"The reading of all good books is like a conversation with the finest men of past centuries."
Public high schools do a poor job of preparing teenagers for the realities of life. I know, I teach in one. It is not the fault of the high schools. They are forced to focus on state test scores, graduation rates and an outdated curriculum. Research tells us that employers don’t care about state test scores. They want people who are reliable, work hard, get along well with others and are trainable. Students bound for college are ill-prepared for the stresses and challenges of life away from their families.
“A Teenager’s Guide to Living: Navigating the Challenges of Adolescence” is designed to teach kids about the subjects that high school doesn’t typically cover. Topics for chapters evolved out of interviews with teenagers. They include love, compassion, integrity, character, finding your passion, conflict resolution, money, grief, tolerance and acceptance, technology, stepping outside your comfort zone, taking responsibility for your life and much more. The book is written in a conversational tone with many anecdotes and lots of humor. Each chapter contains reflection questions.
I’ve worked as a high school and college teacher for the past 30 years. I’ve spent a great deal of time mentoring and counseling teenagers. Often I’ve been a surrogate parent for students. I was fortunate to teach a philosophy class at our school based on this book. Students could ask questions about anything, and we discussed them in a safe, loving environment. At the end of the class I asked the 28 students to review the class, and everyone said the course needs to be a requirement for high school students.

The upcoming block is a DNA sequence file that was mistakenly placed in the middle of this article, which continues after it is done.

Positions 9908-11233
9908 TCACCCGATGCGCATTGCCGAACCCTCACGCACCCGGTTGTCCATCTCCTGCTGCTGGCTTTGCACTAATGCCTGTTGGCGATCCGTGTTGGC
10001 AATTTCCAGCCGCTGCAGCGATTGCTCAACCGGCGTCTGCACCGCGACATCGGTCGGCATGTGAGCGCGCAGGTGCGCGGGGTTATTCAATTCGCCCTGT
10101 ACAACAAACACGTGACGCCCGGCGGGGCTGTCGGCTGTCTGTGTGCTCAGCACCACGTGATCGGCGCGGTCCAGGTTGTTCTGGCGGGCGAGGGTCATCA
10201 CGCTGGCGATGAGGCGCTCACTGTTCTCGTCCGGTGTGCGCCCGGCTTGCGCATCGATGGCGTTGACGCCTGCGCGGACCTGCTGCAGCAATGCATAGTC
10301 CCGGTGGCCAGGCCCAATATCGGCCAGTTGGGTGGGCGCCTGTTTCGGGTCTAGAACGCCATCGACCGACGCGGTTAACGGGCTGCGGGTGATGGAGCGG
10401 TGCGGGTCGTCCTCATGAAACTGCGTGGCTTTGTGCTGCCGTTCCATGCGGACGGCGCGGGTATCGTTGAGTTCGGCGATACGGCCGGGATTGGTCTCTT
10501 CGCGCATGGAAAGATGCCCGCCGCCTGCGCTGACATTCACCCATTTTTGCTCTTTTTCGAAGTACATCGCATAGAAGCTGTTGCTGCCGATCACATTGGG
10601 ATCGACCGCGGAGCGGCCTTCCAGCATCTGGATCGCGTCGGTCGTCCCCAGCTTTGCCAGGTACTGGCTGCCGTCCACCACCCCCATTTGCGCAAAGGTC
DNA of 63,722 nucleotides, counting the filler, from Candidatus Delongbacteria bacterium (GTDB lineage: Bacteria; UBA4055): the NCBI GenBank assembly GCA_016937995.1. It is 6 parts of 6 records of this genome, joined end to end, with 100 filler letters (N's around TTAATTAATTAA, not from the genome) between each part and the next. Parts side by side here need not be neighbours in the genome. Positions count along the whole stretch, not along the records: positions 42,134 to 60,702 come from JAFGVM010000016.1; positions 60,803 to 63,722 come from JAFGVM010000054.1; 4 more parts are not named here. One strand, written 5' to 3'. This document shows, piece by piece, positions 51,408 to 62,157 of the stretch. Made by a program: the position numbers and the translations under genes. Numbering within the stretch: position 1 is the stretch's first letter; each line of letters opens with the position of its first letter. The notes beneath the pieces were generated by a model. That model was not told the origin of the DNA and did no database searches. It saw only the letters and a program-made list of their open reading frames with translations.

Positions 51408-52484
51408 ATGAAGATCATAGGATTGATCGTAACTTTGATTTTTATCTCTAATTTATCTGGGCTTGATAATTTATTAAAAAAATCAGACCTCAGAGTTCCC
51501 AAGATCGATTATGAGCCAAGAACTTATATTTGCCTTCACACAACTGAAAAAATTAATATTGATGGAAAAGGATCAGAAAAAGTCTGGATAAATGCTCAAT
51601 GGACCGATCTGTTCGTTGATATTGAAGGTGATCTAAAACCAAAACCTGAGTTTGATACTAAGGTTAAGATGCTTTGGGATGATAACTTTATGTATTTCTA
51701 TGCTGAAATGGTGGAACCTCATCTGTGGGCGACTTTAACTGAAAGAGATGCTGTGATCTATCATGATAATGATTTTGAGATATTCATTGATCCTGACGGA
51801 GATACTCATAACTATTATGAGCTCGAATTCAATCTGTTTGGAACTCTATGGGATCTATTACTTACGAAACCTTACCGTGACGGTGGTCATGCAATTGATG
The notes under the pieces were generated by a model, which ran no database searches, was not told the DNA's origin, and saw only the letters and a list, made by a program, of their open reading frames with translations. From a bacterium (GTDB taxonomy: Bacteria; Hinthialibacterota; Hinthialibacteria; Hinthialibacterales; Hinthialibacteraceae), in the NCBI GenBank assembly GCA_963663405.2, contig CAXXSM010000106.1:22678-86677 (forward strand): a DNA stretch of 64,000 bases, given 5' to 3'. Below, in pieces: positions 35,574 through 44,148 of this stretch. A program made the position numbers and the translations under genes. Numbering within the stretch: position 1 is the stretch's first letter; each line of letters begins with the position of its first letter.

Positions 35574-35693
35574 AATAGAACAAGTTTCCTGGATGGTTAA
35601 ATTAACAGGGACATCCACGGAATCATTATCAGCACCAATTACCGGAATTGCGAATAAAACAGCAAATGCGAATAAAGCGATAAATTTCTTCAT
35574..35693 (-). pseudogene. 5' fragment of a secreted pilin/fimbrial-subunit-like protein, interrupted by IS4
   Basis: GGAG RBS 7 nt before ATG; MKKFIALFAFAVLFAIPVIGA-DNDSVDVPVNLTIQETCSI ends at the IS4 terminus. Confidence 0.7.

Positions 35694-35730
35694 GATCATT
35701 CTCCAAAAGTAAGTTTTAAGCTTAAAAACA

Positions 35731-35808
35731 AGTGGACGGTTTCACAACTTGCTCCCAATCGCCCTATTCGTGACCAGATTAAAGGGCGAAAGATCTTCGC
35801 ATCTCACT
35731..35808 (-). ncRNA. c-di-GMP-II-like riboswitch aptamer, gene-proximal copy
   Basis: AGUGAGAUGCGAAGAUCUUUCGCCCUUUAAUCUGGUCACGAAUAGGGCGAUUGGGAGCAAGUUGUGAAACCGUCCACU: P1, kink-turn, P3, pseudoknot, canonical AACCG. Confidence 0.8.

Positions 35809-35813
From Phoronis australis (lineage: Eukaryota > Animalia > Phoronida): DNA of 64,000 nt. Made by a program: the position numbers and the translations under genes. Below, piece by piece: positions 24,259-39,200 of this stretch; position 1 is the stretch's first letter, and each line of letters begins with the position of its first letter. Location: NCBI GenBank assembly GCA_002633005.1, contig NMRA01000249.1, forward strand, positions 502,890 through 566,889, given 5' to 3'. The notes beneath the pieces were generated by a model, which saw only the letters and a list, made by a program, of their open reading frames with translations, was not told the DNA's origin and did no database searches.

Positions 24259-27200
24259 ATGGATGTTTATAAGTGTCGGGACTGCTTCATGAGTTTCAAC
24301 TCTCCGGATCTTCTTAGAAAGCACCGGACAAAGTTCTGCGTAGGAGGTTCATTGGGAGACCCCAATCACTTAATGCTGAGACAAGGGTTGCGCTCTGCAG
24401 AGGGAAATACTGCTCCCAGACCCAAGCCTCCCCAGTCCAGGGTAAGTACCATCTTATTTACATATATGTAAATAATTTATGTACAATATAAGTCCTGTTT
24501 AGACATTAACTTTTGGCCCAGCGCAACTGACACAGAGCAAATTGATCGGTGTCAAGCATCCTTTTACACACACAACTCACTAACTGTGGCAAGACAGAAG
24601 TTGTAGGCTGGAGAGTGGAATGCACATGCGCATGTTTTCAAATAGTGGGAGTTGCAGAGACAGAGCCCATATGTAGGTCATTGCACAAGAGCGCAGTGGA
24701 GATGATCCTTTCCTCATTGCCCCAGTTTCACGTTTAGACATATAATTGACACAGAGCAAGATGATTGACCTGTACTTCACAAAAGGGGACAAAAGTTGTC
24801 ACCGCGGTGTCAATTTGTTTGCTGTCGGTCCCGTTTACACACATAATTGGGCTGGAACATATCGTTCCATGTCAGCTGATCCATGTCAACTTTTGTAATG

About the Author
Dana Libonati has been a high school and college teacher for the past 30 years. He is often a mentor, counselor and often surrogate parent to his students. He has won numerous education awards, and was nominated for Oregon Teacher of the Year in 2019. He holds bachelors and masters degrees in music composition and theory from the University of Portland, and is also a published composer and arranger.
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Opening this shop is a dream coming to life. An independent, community-based online shop filled with books, beautiful products from local artisans, and conversations with authors and neighbors is a convergence of all my favorite things. When you add my eight-year old son asking if he can help show other children where all the best kids’ books are, there you have it: my version of paradise.
Now, more than ever, communities like ours need safe spaces to gather for discussion and reflection. Neighbors should feel welcome and be encouraged to ask questions, share feelings, and get to know one another. Bookshops are wonderful places where the act of pulling a book off the shelf can spark a conversation that leads to authentic and meaningful connections. Bookshops are magical spots where children discover the characters that turn them into life-long readers and learners. These experiences cannot be downloaded.